159 (“Jian Feng Cha Zhen” in Chinese). Equally, as the development emphasis was put
160 “first on production, second on living”, the house construction had almost been
161 stopped since 1958. Until 1975, the 12 industrial zones had been filled in
162 completely and had created approximately 279,000 jobs. In 1981, Wuhan was
163 China’s fourth largest industrial centre, next to Shanghai, Beijing, and Tianjin
164 (Liu 2000). These industrial zones were tightly connected by railway lines to
165 warehouses, railway stations and harbours (Fig. 16.6).
166 After the economic reform, Wuhan was open to the World in 1980 and, again,
167 one of the pioneering cities with economic system reform in 1984 through the
168 “single planning city system” which made the city directly responsible to the
169 central government. Stimulated by these policies, Wuhan proposed the plans of
170 the Donghu New High-Technology Development Zone (also known as “China’s
171 Optics Valley now) in Wuhan” in 1984 and the (Zuankou) Wuhan Economic and
172 Technology Development Zone in 1985, for the purpose of attracting foreign direct
173 investment and promoting local economic and urban development. These plans
174 were approved by the State Council in1990 and the construction of the two zones
175 was started in 1993. However, in the 1980s, as the state investment was still shifted
176 to and focused on coastal cities with more preferential policies, Wuhan urban
177 development was much slower than open coastal cities or Special Economic
178 Development Zone such as Shenzhen. This is because that China’s economic
179 reform is characterized by spatial or regional imbalance.
180 The land reform in 1987 was a propeller for the second wave of rapid growth of
181 Chinese cities (the first one occurred in the period from 1953 to 1958). Wuhan
182 implemented its land reform policy in 1992 after the historically significant Mr
183 Deng’s Tour to South China in the same year. Particularly, Deng Xiaoping’s policy
184 of the ‘Three Alongs’ (developing economic hubs along China’s border, along the
185 coast and along the Yangtze River), offered Wuhan new opportunities of economic
186 take-off. Since then, Wuhan has entered a new era of urban development charac-
187 terized by the construction of large-scale projects of new development zones,
188 infrastructure and redevelopment in inner city. Except the two development zones
189 (Donghu and Zuankou), the well-known projects include Tianhe international
190 airport (use in 1995), Qingshan trading pier, and the second (use in 1995) and
191 third bridge (2000) over the Yangtze River.
192 The spatial patterns of the temporal urban growth in the period 1955–2000
193 were jointly determined by many spatial (proximity to rivers, main roads and
194 city centres), administration (e.g. sub-district or town), and planning control
J. Cheng and J. Zhou
195factors (details can be referred to Cheng and Masser 2003; Cheng 2011). The urban
196expansion was simultaneously mixed with urban redevelopment occurring in the
197inner city as pushed by the real estate market.
19816.2.3 Post-2000
199Generally, 2000 is a fourth turning point of China’s urban development (Zhou
200et al. 2013) when urbanization was promoted as a national strategy. The spatial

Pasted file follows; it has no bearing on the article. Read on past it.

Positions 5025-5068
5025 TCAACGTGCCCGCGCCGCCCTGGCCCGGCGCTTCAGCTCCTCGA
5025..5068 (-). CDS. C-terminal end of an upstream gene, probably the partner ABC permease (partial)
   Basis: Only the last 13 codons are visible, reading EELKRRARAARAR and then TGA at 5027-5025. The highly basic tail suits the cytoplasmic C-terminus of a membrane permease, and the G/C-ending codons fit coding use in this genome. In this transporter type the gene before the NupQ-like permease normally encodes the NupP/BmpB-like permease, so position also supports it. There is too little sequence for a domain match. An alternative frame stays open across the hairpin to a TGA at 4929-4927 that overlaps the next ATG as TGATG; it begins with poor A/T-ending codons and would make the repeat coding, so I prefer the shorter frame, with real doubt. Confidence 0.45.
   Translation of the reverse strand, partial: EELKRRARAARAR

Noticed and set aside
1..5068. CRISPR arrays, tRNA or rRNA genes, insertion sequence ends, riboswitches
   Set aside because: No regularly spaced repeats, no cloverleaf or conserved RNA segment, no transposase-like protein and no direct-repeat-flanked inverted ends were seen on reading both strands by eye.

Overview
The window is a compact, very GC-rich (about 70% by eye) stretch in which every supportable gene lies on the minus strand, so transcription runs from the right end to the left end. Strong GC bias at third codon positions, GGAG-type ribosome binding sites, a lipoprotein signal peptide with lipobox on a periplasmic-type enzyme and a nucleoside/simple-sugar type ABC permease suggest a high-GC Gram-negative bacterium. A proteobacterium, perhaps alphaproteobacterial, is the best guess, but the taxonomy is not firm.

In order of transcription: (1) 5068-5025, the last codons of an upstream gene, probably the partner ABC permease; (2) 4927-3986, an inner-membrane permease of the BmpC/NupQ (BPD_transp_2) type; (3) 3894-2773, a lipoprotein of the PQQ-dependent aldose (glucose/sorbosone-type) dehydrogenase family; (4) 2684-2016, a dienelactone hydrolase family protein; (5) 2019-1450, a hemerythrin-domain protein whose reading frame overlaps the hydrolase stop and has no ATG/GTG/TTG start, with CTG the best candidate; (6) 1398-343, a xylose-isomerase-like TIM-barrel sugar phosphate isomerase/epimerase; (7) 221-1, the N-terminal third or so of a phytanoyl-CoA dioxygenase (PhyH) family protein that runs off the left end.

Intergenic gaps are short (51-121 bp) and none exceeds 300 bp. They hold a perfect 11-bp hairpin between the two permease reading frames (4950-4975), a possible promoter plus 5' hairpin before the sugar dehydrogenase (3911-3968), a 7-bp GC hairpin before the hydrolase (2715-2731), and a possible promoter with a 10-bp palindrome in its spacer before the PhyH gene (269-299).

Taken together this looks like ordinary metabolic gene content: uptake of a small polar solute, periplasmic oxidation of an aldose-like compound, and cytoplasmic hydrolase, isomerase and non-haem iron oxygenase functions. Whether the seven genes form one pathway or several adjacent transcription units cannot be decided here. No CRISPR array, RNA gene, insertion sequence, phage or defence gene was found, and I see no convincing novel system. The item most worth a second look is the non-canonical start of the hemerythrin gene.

201patterns of residential and commercial land uses shown in Fig. 16.7 imply there is
202no significant change of urban form from 2000 to 2006. This is because there have
203been more vertical instead of horizontal development.
204In 2007, an urban network development strategy proposed by Wuhan munici-
205pality was approved by the State Council. The urban network is centred on Wuhan
206city with the inclusion of other nine cities that are all located with 100 km distance
207from Wuhan. The total population within the network is 31.1462 million in 2010
208and its total area 5,780,000 km
2
. It is an emerging urban cluster (or called urban
209circle in Chinese) in China following the Bohai Rim, the Yangtze River Delta, and
210Pearl River Delta. Wuhan municipality is also approved as a comprehensive reform
211pilot area of resource-saving and environment-friendly society in 2007. Thus,
212building a resource-efficient and environmentally- friendly eco-city has become a
213new aim for the spatial development strategy in Wuhan.
Fig. 16.7 Residential and commercial land uses in 2006
16 Urban Growth in a Rapidly Urbanized Mega City: Wuhan
214 It is well-recognized that transport infrastructure has been taking important roles
215 in stimulating economic development in China. Before 1987, the railway system
216 was the dominant transport infrastructure connecting factories and warehouses with
217 harbours and stations (Fig. 16.6). As a riverside city, the bridges over Yangtze and
218 Han Rivers particularly have made great contributions to transport mobility and
219 urban forms. There are five new road or rail or road-rail bridges (Junshan,
220 Baishazhou, Erqi, Tianxingzhou and Yangluo) over Yangtze River, completed
221 from 2000 to 2012. These, together with the first and second bridges in use before
222 1995, have facilitated the connection between city centres and suburban areas
223 within the municipality by the functional inner, second and outer rings across the
224 municipality (Fig. 16.8).
225 There are also seven bridges over Han River, connecting the three towns